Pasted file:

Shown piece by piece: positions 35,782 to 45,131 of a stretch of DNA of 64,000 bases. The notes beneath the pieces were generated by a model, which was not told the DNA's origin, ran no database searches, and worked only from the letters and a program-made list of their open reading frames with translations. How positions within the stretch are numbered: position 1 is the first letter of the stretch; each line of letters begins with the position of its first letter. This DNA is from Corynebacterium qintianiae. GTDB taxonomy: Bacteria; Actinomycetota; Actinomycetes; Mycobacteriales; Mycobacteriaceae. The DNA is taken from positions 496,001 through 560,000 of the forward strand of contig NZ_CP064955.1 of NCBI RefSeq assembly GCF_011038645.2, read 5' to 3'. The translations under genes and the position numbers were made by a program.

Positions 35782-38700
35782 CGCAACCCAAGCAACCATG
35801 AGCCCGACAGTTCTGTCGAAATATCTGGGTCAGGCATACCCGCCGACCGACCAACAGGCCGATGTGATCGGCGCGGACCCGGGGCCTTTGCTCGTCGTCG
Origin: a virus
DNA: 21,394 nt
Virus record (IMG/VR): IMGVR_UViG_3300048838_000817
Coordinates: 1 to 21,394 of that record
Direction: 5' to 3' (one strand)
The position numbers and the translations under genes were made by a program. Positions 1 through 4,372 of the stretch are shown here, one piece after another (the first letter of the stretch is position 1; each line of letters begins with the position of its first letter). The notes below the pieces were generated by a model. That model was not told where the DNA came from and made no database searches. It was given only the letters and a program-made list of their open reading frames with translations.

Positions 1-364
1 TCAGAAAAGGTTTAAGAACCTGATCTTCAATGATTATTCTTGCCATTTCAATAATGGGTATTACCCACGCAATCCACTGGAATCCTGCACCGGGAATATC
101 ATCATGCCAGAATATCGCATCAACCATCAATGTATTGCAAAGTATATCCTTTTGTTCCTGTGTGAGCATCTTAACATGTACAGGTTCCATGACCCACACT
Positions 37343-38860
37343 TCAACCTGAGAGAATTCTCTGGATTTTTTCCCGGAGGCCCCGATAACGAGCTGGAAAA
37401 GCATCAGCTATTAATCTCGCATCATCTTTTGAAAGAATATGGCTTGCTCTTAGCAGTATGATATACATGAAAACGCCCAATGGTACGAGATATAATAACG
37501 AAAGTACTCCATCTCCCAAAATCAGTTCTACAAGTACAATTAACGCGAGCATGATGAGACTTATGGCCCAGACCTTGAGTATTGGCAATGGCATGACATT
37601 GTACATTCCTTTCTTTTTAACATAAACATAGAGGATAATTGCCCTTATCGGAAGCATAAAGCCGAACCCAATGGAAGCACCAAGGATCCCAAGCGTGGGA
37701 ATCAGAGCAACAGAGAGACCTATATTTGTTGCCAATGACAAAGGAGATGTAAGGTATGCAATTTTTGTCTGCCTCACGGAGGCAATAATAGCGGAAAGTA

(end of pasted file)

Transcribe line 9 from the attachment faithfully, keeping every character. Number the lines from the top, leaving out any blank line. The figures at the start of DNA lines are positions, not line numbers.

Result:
Direction: 5' to 3' (one strand)